Japanese Prime Minister Naoto Kan has described Friday’s devastating earthquake and its aftermath as the country’s worst disaster since World War II. Indeed, it is quite possible that the latest quake will surpass the Great Hanshin Earthquake of January 1995 in terms of lives lost and damages incurred.
Japan is better placed than many other disaster-prone countries to respond to the crisis. It has decades of experience with quakes, and considerable wealth, unlike nations such as Haiti and Pakistan. Nonetheless, the Japanese authorities will be tested to the limits.
Although it is still early days yet, I list below the main implications of the Tohoku earthquake:
- The human toll is severe. At least 1,600 people are known to have died and a further 1,500 are missing. Local authorities believe that the final toll could exceed 10,000, which would be greater than the 6,400 killed in the Kobe (Hanshin) quake of 1995.
- The Japanese government will need to spend heavily to rebuild the damage in the Tohoku region, around the city of Sendai. Reconstruction will generate economic activity, but the costs will worsen Japan’s already dire fiscal deficit and debt burdens. Nonetheless, there is no avoiding the extra expenditure.
- The Bank of Japan is already providing emergency liquidity to the economy.
- There will be severe disruption to economic activity. Tohoku is not a major economic centre, but it still accounts for 8% of GDP and has numerous factories. Meanwhile, hundreds of thousands of people have been evacuated from the region.
- The crises affecting nuclear power stations will affect the broader economy. Japan gets a third of its power from nuclear plants, and a meltdown at one plant appears imminent. Japan has already had to shut off 11 out of its 54 nuclear plants, reducing power output by between 25% and 50%. This will raise new questions about how Japan can compensate for nuclear power in a safer way.
- The nuclear crisis will also serve as a sober warning of the dangers of nuclear plants to many countries planning to build new stations or increase their number, especially emerging economies in seismic activity zones.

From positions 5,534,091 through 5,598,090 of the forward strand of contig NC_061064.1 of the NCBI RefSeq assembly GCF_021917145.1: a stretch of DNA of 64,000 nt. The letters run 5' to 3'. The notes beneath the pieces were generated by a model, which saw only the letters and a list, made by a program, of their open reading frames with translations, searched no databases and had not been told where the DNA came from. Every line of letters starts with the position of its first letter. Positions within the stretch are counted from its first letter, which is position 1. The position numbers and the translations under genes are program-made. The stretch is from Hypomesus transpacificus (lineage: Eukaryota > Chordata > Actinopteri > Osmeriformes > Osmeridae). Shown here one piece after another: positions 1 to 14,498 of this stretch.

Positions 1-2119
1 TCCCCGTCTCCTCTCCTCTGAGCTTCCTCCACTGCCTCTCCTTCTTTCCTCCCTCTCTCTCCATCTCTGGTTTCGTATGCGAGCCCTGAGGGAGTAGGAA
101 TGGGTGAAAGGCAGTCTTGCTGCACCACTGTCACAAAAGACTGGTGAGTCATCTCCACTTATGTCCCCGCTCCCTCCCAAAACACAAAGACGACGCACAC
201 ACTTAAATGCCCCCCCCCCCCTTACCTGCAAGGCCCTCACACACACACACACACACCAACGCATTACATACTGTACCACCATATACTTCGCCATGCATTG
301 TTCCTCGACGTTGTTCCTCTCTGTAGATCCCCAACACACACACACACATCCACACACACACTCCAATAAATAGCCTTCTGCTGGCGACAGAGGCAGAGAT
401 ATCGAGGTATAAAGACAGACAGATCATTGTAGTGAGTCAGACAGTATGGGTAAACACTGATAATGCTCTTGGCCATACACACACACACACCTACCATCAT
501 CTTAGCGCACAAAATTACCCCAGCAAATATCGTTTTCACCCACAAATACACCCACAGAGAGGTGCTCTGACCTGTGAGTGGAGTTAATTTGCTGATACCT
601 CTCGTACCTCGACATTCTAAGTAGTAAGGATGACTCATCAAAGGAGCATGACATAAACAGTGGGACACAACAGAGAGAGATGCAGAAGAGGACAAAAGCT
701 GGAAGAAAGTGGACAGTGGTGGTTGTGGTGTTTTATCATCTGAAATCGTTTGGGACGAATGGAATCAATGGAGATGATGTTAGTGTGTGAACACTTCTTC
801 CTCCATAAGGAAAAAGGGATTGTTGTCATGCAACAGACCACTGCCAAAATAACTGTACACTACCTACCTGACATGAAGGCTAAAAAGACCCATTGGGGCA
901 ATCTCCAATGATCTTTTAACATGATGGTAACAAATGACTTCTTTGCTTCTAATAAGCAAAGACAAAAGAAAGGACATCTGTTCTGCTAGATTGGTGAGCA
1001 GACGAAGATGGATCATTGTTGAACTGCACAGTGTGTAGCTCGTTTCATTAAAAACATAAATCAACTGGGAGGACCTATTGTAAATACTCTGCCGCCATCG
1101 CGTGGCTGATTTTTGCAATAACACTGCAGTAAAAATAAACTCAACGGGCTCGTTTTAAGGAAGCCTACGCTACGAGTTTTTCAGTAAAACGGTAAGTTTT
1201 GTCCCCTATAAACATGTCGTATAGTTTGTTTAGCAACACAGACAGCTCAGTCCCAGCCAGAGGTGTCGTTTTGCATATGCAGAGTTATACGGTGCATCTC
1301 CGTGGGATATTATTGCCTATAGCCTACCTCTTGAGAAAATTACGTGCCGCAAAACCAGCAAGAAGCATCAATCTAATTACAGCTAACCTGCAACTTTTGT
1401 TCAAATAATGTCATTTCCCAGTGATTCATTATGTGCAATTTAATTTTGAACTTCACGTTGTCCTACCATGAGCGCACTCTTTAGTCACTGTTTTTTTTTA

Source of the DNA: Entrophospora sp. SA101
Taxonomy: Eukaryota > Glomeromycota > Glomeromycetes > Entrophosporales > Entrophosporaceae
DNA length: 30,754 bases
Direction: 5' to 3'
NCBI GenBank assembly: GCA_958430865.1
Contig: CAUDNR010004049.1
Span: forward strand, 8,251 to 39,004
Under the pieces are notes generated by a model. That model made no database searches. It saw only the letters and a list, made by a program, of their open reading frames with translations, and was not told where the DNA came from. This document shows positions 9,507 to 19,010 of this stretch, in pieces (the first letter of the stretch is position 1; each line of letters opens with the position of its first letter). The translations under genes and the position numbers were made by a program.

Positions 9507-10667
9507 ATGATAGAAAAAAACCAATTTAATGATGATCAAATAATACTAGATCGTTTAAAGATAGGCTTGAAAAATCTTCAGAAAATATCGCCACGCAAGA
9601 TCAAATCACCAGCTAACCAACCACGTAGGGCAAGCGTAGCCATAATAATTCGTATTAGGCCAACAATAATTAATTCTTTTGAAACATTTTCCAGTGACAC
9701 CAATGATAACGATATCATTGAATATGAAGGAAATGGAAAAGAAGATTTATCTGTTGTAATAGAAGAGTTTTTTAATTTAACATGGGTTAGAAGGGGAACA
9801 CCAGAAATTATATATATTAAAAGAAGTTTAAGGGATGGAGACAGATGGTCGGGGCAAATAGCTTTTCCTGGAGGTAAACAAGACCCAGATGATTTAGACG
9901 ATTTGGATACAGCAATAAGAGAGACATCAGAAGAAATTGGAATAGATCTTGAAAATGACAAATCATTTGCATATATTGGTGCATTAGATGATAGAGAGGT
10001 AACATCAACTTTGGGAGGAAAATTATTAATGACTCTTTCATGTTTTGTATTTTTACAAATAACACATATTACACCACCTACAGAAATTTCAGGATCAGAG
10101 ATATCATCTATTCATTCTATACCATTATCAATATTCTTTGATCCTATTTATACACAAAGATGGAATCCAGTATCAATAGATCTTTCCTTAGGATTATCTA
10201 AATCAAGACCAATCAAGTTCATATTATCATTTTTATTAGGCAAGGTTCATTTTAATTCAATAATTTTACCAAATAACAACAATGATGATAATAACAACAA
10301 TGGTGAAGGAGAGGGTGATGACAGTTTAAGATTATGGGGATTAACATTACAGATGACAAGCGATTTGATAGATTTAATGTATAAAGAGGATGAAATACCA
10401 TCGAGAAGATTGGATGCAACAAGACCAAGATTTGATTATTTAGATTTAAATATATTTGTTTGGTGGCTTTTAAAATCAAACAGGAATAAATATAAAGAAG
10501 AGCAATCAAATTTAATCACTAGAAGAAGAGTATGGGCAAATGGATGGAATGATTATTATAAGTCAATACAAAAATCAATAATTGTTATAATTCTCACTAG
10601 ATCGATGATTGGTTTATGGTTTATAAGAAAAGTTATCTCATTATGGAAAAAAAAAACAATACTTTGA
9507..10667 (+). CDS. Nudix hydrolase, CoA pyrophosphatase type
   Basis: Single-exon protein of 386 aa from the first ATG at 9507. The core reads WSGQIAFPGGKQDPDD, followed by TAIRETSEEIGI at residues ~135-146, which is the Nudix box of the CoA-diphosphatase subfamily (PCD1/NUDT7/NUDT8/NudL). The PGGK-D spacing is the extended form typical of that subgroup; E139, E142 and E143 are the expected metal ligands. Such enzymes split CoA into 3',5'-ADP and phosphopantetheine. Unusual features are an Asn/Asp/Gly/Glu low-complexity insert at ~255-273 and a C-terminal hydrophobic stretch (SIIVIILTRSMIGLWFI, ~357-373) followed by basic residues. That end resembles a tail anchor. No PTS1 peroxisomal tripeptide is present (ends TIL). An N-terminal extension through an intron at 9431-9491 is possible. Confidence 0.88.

- Prime Minister Kan may win a temporary political reprieve as he leads the national crisis response. Prior to the quake, Kan’s exit had seemed imminent. A swift and decisive response could win him plaudits, and indeed, he has already mobilised 100,000 troops – 40% of Japan’s military – for rescue operations. By comparison, the government’s response to the 1995 Kobe quake was deemed slow and hamstrung by bureaucracy.
- Japan’s social cohesion should help it withstand disaster of this magnitude better than many other countries. There are no reports of a breakdown of public order in the affected areas.
- The participation of China and South Korea in the rescue efforts should boost goodwill between Japan and its neighbours, especially China. Bilateral relations have been strained by territorial disputes, which re-emerged in 2010.
- As bad as the Tohoku quake was, Sendai, with little over a million people, is not Tokyo. Greater Tokyo was devastated by a quake in 1923, resulting in more than 100,000 deaths. Many geologists fear that sooner or later, the Greater Tokyo Bay Area, containing 35 million people, will be struck again. Given that this is Japan’s political, economic, and transportation hub, a mega-quake there would be much more destructive (see Peter Hadfield’s 1991 book, The Sixty Seconds That Will Change The World.)